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Interview Do's and Don'ts

By Matt Lowney

In all the years I've interviewed candidates there are a handful of basic interviewing pet peeves that I've developed.  I know I'm not the only recruiter or hiring manager that feels the same way, so I thought I would provide some insight into how to become a better interviewee.

Be Attentive.  I've sat through several interviews where I wondered “Is this guy even interested in the job?” Sometimes candidates don't even seem to be paying attention to what I have to say about the job or my company.  While I'm sure some of this distraction is due to nervousness, you should really concentrate on being invested in the conversation we're having.  Make eye contact and answer my questions directly and succinctly.  Most hiring managers focus in on few core questions to keep their interviews short, so make sure you stay on topic.  Starting sidetrack conversations during an interview may lead the interviewer to think you can't stay focused on the job.

Don't Interrupt.  Sometimes candidates are so anxious to tell me about their accomplishments that they just start talking, even if they interrupt me.  I don't think anyone likes to be interrupted, but it is particularly bad in the course of an interview.  Sometimes interviewers can be long winded or appear to be side tracked in the conversation, but as a candidate, you should quietly sit there until it's your turn to speak. 

Sit Still.  Most people are uncomfortable in an interview, but some seem to fidget uncontrollably.   Not only is this behavior distracting, some interviewers will assume you have something to hide.  If you think you fall into this category, you need to consciously make sure your feet are squarely planted on the floor at all times and that you talk with your hands as little as possible.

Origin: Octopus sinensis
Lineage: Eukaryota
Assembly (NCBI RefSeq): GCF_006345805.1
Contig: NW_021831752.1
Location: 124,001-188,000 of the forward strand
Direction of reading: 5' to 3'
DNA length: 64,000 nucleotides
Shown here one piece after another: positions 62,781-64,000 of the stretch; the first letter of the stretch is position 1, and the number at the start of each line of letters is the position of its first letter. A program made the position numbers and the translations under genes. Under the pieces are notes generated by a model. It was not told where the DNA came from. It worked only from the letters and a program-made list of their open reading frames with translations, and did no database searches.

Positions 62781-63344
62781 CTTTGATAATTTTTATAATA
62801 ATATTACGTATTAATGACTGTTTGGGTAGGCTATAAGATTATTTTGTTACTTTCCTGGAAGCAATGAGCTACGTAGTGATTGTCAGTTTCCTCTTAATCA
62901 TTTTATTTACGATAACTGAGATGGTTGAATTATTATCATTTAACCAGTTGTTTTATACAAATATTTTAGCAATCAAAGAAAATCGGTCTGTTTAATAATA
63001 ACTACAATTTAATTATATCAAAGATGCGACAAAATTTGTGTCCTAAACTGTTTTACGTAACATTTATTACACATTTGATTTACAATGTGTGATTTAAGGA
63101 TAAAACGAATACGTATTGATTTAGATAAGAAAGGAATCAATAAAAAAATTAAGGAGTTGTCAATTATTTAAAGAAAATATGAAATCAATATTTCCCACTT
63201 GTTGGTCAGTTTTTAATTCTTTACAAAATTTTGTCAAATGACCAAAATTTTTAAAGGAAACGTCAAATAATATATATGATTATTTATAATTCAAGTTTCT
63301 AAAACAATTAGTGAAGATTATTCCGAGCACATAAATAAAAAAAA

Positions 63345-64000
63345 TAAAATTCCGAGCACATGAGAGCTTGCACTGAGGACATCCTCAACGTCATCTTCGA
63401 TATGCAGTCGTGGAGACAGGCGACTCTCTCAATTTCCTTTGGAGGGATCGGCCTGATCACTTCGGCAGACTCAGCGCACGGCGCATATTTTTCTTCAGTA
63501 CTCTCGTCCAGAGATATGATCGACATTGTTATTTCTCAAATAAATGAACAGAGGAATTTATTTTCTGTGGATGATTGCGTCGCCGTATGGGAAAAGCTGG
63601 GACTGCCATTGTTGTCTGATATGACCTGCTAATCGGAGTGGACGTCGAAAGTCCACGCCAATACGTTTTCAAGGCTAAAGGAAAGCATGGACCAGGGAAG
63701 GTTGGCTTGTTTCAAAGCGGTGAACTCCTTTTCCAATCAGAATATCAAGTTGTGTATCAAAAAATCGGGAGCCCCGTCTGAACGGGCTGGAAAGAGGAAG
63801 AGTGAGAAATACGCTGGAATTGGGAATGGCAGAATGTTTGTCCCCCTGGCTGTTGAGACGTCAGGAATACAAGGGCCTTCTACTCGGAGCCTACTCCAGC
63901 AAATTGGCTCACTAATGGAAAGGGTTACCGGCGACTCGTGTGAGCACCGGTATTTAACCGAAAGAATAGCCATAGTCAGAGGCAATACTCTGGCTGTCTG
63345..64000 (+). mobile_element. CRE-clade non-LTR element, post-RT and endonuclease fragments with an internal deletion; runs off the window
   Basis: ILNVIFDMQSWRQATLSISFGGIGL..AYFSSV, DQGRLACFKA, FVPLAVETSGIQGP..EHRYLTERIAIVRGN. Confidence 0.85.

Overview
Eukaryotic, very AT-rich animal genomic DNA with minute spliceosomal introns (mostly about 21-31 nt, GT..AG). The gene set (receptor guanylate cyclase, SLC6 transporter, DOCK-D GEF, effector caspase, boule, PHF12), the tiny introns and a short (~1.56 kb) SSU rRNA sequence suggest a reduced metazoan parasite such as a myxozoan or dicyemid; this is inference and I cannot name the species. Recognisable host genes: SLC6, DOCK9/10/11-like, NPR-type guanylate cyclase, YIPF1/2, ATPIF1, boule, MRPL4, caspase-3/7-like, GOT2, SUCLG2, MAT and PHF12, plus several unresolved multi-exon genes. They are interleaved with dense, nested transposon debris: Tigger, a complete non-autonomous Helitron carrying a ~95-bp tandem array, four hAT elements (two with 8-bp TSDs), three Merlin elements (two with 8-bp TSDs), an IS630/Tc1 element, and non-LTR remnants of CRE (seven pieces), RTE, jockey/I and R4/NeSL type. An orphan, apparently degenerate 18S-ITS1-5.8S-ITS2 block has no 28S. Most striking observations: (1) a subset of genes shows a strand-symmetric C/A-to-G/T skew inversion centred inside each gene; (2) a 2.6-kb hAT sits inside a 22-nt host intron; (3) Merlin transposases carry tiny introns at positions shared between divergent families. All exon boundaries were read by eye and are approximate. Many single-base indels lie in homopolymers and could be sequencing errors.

Don't be Arrogant.  In an effort to sell themselves, some candidates cross the line from confidence into arrogance.  No one likes to work with an arrogant know-it-all and interviewers will try to screen out people with these personality traits.  Even if you are a great candidate arrogance can make for a difficult teamwork environment.  So, if you don't want to appear arrogant or over-confident during an interview make sure to temper your stories about how you saved the company from the brink of going out of business or how you re-organized your entire department over night. 

Have Fun.  While the word fun is rarely used to describe an interview, you should at least appear that you are enjoying the conversation.  Most people would rather go to the dentist than sit through an interview, but appearances count.  Besides, how else are you going to get that next great job without going through several interviews?  So, you might as well enjoy the inevitable. 

 

Matt Lowney is a corporate recruiter, radio host, and career consultant specializing in the areas of healthcare and information technology.  He can be reached at mlowney1977@yahoo.com for additional questions.